Advice, please

Discussion in 'MCDST' started by SteveH, Nov 13, 2009.

  1. SteveH

    SteveH Guest


    I had hoped to take the MCDST exam for XP in the next few months (I've
    bought the books, and spent some time working through them).

    However, given that many users are likely to go from XP direct to Win 7, is
    it worth abandoning that idea altogether and prepare for a Win 7 rquivalent
    of MCDST (if there is one)? Or, will the MCDST in XP be considered of value
    in and of itself even though support for XP is likely to be withdrawn at some
    stage soon?


    SteveH, Nov 13, 2009
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  2. I believe so.
    There is. In fact, there are now two options for desktop enterprise

    MCITP: Enterprise Desktop Administrator 7
    MCITP: Enterprise Desktop Support Technician 7

    About as much as a B.S. in Biology when applying for a civil engineering
    job, perhaps. :)

    Lawrence Garvin, M.S., MCITP:EA, MCDBA
    Principal/CTO, Onsite Technology Solutions, Houston, Texas
    Microsoft MVP - Software Distribution (2005-2009)

    My Blog:
    Microsoft WSUS Website:
    My MVP Profile:
    Lawrence Garvin [MVP], Nov 13, 2009
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  3. SteveH

    SteveH Guest

    Hello Lawrence

    Many thanks for your reply.

    I agree - I'll abandon XP and look into the Win 7 exam options.

    I presume either/both MCITP: Enterprise Desktop Administrator 7/Desktop
    Support Technician 7 lead to a Windows Systems Admin qualification somewhere
    down the road, and I would expect anyone with a fair grasp of XP not to have
    too many problems with 7 (only my opinion).


    SteveH, Nov 17, 2009
  4. I don't think there's a certification anywhere that can be characterized as
    "leading to" any particular job or career.

    Job skills and experience (aka "expertise") are what leads to promotions and
    career advancement.

    As noted elsewhere, the purpose of certifications are to document actual
    work knowledge and experience. A person with a cert and no expertise will
    stick out like a sore thumb in an interview (trust me, I've interviewed
    them!), and (at least for me) be rapidly invited to "Have a Good Day."

    Lawrence Garvin, M.S., MCITP:EA, MCDBA
    Principal/CTO, Onsite Technology Solutions, Houston, Texas
    Microsoft MVP - Software Distribution (2005-2009)

    My Blog:
    Microsoft WSUS Website:
    My MVP Profile:
    Lawrence Garvin [MVP], Nov 17, 2009
  5. SteveH

    John R Guest

    Wow, where do you work? That's not how it works around here, trust me :)

    John R.
    John R, Nov 17, 2009
  6. SteveH

    Jim Guest


    This would depend on your curent or future job role.

    The statements that have been made regarding XP and Win7 are a little brash.
    Consider Vista, an OS that was pretty much ignored by major business because
    it had more faults than a 70 year old banger (car here in the uk). This
    meant that most business's refused to upgrade which was in turn most likely
    the main reason that MS shipped out Win7 as fast as they could after Vista.
    Alot of business's won't actually upgrade there computers until an OS has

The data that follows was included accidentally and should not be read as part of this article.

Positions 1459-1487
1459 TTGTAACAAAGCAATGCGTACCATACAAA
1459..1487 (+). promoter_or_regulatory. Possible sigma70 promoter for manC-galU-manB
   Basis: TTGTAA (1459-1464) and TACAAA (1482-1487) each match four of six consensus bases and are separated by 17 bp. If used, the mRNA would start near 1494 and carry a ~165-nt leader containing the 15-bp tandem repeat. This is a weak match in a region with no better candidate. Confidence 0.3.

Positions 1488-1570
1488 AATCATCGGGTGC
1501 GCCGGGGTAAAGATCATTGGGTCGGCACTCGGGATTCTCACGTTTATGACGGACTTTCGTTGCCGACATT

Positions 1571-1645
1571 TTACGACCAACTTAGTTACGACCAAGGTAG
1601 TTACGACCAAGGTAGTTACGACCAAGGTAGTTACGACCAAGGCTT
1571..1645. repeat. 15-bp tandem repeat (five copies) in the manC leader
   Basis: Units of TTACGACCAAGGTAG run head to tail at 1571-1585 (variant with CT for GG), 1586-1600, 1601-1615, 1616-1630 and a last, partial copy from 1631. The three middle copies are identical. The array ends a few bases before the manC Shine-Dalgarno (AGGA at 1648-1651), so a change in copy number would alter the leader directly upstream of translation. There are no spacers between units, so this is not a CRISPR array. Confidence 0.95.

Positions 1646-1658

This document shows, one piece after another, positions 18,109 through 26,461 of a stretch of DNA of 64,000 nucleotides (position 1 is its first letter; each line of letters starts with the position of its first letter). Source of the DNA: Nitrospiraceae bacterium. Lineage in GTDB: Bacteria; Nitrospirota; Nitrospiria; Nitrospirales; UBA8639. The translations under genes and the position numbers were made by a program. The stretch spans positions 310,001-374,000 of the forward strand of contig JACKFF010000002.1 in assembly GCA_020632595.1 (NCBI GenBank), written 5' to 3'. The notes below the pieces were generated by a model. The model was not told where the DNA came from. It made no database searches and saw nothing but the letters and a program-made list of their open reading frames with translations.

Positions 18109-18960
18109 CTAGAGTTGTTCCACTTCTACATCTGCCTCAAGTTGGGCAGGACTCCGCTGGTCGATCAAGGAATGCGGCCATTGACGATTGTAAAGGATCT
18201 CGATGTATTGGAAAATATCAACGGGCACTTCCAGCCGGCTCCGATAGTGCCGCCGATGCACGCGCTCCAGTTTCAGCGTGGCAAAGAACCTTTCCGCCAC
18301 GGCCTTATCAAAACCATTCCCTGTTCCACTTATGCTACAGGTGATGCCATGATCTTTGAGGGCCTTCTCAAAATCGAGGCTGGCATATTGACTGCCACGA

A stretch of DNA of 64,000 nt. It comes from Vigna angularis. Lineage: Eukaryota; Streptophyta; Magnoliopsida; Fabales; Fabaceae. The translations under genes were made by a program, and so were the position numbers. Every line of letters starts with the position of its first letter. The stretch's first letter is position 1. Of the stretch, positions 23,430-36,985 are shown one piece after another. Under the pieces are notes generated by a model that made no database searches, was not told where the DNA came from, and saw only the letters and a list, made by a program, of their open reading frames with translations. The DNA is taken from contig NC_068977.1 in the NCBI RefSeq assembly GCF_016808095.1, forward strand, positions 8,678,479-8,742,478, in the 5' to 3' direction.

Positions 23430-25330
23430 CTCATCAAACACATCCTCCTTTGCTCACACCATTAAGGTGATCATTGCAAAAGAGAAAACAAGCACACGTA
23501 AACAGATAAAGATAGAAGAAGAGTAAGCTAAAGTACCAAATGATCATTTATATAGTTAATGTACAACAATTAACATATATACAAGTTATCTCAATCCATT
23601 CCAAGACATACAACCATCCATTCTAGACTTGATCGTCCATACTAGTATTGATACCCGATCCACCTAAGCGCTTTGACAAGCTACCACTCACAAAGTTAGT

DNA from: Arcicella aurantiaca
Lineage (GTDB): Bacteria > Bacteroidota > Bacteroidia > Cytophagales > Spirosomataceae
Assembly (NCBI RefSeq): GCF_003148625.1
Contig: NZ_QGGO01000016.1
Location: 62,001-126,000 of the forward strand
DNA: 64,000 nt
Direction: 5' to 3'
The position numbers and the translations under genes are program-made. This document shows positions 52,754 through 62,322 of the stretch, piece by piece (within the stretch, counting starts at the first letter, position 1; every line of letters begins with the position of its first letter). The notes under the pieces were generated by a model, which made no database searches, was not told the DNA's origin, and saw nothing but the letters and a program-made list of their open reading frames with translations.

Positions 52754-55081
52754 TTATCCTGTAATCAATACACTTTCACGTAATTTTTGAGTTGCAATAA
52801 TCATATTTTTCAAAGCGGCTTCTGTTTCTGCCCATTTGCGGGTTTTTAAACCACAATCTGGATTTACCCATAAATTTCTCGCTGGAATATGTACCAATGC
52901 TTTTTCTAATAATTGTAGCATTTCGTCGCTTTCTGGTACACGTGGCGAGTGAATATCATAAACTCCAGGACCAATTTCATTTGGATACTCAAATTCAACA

been tried and tested by others, this is both safer and therefore less
    expensive for them in the long run.

    So then, XP may or may not have some life left in it yet, dependant on how
    big business takes to Win7. I know that personally, the business I work for
    supports over 3000 client machines in the field, and these will stay XP
    until more drivers are created and tested for Win7.

    Our internal dept have started using/testing Win7 and have found a few
    problems. Some that can be managed easily and some that cannot. Currently
    our DC dept are using Win7 and report that it is brilliant, but in order to
    print any documents to our (common as muck) HP printers they have to forward
    them to the Servicedesk as HP do not currently have drivers available.

    Small problems I know, and despite this, I have upgraded my lappy to Win7
    and am loving it. But the above are the types of issues that will impact how
    Win7 is received by the market out there.

    Short story? The MCDST won't be wasted. Companies will still be using XP for
    some years to come. And one thing to consider.... you can upgrade the DST to
    MCITP in one or two extra exams (cant remember if its one or two) which are
    directed at Win7.

    If you have a job where you will be supporting XP, you need the DST. If you
    try and get a job and only have Win7 quals, you may be up to date, but you
    will be more or less useless to a company that supports XP due to the
    differing architecture.

    My advise... go MCP mad... choose your path and get as many of those things
    under your belt as you can. But learn properly. I've interviewed what we
    refer to as 'Magazine Qualified' applicants myself... and they stand out a
    mile away.. and I too tend to find the quickest way to end the interview

    Jim, Nov 21, 2009
  7. Actually they didn't. Windows 7 spent as much time, possibly more, in
    development than Vista did. The problem was that *Vista* was shipped out the
    door as fast as it could be done. I believe the reason Win7 is so solid is
    because it wasn't "shipped out the door" A.S.A.P. :)
    While I don't disagree with your fundamental philosphy as pertains to
    business' general attitude towards operating system upgrades; and most of
    those OS upgrades happen as a result of hardware replacement cycles,
    consider two signficant facts that may alter this situation this time:

    1. Because of *Vista* (and certain economic considerations, as well,
    affecting the recent 18 months), many businesses have stalled hardware
    replacement cycles in the past three years in order to avoid having to deal
    with Vista (or save $$$).

    2. The extremely large number of voices singing the praises of Windows 7,